For my last 4 nights in Italy, I stayed in Florence on the Piazza del Carmine. (More on that later.) I thought about taking a day trip to Venice (3 hours each way) or at least San Gimignano (probably 1 hour each way), but ended up with plenty to do in Florence. In fact, I didn't even get to see and do everything I wanted. Left for next time: Santo Spirito, the Museo di Storia della Scienza, the Museo Nazionale del Bargello, and the Museo di San Marco.
Since I was staying south of the Arno (in a neighborhod known as "Oltarno" or "beyond the Arno"), it was very convenient to check out the Boboli Gardens. I went in by the back way to avoid the crowds and was greeted by Adam and Eve. They were a little preoccupied.
There was also a sculpture of Narcissus, although a different title sprang to mind initially. I love that he is bringing himself a bouquet of roses.
The Uffizi is a lot more popular, it seems, than the last time I was in Florence (August 1991). As I recall, there had recently been an explosion that damaged some of the works and/or the building itself -- not, fortunately, the Boticellis I love so much. I remembered standing and gazing at those paintings 15 years ago... not sure I even bothered checking out the rest of the collection that was on display (parts of it were closed at the time due to the damage). Now the guidebooks tell you that you can call for a reservation to see the museum (there is an extra "booking" charge) or use an internet reservation service (for an even larger "booking" charge of roughly $5 per ticket). On June 15, I called for a reservation for any time before June 20 -- the recorded announcement indicated that the Uffizi reservations were sold out through June 22. I tried the internet service, and they said the first available reservation was June 30. Obviously that was not going to work for me. So I went to the Uffizi about 8:05 a.m. (10 minutes before opening time) and got in line, emotionally prepared to wait 3 or 4 hours as per the guidebooks (and mentally cursing Dan Brown and the Da Vinci Code, which I blame for Florence's surge in popularity). There was a nice modern sculpture to look at while I waited:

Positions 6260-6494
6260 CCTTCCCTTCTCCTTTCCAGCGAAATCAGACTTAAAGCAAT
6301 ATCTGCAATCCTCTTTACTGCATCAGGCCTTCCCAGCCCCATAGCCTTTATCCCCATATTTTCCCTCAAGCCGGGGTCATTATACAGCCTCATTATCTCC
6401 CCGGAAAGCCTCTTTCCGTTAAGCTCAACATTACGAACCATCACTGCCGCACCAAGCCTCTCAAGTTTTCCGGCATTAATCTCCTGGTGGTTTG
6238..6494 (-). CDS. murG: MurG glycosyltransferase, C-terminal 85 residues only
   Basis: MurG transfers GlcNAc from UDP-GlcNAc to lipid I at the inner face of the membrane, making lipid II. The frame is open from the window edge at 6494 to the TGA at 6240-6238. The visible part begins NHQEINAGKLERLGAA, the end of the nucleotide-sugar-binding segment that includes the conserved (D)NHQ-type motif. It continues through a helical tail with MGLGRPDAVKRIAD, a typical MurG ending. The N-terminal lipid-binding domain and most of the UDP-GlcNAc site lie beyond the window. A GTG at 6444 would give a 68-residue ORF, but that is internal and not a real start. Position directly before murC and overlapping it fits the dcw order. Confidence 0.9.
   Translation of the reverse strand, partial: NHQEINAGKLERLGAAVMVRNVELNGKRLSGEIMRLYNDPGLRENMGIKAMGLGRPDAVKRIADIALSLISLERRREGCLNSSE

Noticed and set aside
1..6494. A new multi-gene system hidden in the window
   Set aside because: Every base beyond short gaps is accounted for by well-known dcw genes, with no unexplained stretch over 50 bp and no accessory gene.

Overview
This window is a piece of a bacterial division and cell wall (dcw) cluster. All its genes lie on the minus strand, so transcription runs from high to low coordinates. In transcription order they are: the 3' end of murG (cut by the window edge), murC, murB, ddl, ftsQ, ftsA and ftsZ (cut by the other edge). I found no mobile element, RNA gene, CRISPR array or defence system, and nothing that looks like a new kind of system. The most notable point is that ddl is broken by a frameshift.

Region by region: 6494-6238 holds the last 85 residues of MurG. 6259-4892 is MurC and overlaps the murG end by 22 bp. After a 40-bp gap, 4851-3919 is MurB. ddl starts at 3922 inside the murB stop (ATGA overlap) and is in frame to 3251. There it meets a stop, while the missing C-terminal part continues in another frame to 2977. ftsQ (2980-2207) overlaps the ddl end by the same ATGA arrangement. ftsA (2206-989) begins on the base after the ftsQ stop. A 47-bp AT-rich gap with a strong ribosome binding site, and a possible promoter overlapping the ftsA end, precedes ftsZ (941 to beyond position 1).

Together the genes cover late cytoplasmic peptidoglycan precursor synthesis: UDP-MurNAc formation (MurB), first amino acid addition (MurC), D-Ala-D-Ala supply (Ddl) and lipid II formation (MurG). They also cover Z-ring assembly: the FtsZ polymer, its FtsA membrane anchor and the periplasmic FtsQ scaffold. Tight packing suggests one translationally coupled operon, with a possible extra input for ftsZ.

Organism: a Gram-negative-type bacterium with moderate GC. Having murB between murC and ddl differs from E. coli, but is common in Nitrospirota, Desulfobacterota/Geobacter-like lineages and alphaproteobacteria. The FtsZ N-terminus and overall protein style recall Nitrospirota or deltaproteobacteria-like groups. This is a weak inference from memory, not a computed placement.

I got in at 8:50, i.e., just 40 minutes later. So it wasn't all that bad, after all. And I got to spend four hours dodging tour groups to see all my favorites (including Fra Filippo Lippi, 1406-1469, apparently the father of Filippino Lippi and the teacher/mentor of Sandro Botticelli) and all the popular stuff, such as Michelangelo's Holy Family:
Speaking of which, the Piazza Michelangelo is known as the city's balcony, and indeed there are nice views of the Florence from there...
... not to mention multiple tour buses, tour groups, a giant bronze reproduction of Michelangelo's David, and vendors of important cultural souvenirs such as boxer shorts emblazoned with images of David's groin.
But you can take a walk just a bit further up the hill from Piazza Michelangelo, past a somewhat nondescript yellow church, to the glorious San Miniato: